Once you have identified a topic, select the terms and phrases that are essential to understanding the topic.
Explore Subject/Heading/Descriptors/Major Concepts found when during a test search in a relevant database. Use these found terms and phases in a new search.
Topic – "In the yellow fever and dengue vector Aedes aegypti, both sexes interact acoustically by shifting their flight tones to match, resulting in a courtship duet" (Lauren J. Cator, Lauren J., Arthur, Ben J., Harrington, Laura C. & Hoy, Ronald, R., 2009).
Keywords: Aedes aegypti, acoustics, mating
Subjects (found): Behavior; Reproduction; mating success; genetic quality; harmonic frequency; bioacoustic signal; flight tone; harmonic convergence; signal coevolution
Once you have identified the keywords, find a way to think of related terms and phrases. If you are having trouble identifying additional keywords, thesauri, dictionaries, encyclopedias, and online encyclopedias like Wikipedia can be great places to look for inspiration even though this background might not be specifically used in the project.
Using Database Subject Thesauri & Terms
Take note of Subject/Heading/Descriptors found during a test search in a relevant database. Use these found terms and phases in a new search.
Many scientific dasebases use standardized subject headings - look for links to Subjects, Headings, MeSH, Major Concepts or Thesaurus to explore the standard terms used to group similar articles. These terms can be used to help generate more ideas for your research and make your searches more precise.
Build a good search by doing a broad search with no limits. Be prepared to do several similar fast searches, quickly scanning the titles found. Redo the search in steps, adding one limit at each step. This allows you to see where things start getting better or go wrong. Do NOT limit to full text unless there are still too many records in the final search. The Click here for more information link will very, very often connect to full text in one of many other UT Arlington library databases.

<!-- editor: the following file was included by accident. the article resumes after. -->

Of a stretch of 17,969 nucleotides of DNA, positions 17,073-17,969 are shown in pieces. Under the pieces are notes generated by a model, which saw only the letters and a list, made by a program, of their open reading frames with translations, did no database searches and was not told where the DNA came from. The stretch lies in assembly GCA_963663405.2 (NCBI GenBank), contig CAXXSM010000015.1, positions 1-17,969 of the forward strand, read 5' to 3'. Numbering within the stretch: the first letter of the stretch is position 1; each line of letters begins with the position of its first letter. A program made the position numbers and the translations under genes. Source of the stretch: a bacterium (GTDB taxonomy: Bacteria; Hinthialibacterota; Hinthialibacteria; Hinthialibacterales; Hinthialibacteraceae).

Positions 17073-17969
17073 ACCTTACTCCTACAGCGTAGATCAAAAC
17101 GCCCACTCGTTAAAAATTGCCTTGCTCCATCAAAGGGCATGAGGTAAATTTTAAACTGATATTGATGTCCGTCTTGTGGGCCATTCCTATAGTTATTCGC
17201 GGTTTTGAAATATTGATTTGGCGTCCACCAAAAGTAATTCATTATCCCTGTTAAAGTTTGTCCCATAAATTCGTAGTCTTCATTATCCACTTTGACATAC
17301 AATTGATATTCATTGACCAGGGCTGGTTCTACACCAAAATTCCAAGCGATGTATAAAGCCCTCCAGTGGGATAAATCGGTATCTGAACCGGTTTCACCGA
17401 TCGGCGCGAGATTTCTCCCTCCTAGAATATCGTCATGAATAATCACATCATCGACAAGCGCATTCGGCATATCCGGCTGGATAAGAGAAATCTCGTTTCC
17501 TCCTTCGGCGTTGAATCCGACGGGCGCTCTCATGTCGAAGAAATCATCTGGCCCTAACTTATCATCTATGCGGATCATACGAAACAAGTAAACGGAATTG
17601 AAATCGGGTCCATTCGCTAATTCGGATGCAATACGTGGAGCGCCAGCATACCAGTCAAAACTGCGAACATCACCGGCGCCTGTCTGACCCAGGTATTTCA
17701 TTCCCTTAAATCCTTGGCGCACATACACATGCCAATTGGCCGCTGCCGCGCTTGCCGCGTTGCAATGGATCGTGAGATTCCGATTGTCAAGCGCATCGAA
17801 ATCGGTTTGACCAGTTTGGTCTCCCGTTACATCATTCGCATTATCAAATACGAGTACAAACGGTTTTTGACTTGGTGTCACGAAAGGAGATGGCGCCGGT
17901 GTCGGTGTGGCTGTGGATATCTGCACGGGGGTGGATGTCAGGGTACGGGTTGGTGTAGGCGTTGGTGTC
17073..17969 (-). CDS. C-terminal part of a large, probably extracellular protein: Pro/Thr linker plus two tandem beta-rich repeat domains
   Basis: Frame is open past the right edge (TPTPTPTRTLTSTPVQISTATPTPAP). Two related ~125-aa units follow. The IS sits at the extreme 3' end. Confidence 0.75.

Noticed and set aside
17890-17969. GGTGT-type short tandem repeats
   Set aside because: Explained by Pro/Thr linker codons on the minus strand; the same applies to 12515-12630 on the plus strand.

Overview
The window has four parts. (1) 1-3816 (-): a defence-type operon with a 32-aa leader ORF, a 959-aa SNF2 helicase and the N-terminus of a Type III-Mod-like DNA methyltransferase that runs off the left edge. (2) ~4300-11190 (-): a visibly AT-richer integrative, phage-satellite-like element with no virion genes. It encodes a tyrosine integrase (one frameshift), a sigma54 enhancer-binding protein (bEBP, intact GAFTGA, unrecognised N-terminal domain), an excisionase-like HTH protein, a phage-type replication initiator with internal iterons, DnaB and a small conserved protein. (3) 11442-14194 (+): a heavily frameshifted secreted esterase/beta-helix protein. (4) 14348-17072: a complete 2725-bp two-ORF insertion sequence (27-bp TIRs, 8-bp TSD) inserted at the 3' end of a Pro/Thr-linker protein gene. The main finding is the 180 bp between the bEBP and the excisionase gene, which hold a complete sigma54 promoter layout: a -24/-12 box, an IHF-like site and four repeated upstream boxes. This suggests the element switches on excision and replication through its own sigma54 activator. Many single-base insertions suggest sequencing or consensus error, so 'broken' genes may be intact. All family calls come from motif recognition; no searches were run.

For example: In the database Biological Abstracts, using the Major Concepts link, typing in reproduction will display the following -
Scope Note: The study of the processes involved in the production of offspring. Includes studies on all forms of sexual and asexual reproduction and reproductive structures in plants. Examples include fission, sporulation, cell division of a single cell organism, parthenogenesis, fertilization, syngamy, pollination, and viral reproduction. Examples include fission, sporulation, cell division of a single cell organism, parthenogenesis, fertilization, syngamy, pollination, and viral reproduction.
For non-clinical studies, see Reproductive System.
See also Development; Molecular Genetics.
Narrower Terms: Reproduction System
Related Terms: Development Molecular Genetics
It is important to know when to broaden or narrow/limit a search. Broaden the search if there are few or inaccurate results.
Ways of broadening a search:
Narrow or limit thesearch when - there are a very large number of hits or if the search topic is very broad.
Ways of limiting/narrowing a search:
Articles that have been evaluated by other professionals in the field to check for accuracy and adherence to disciplinary standards.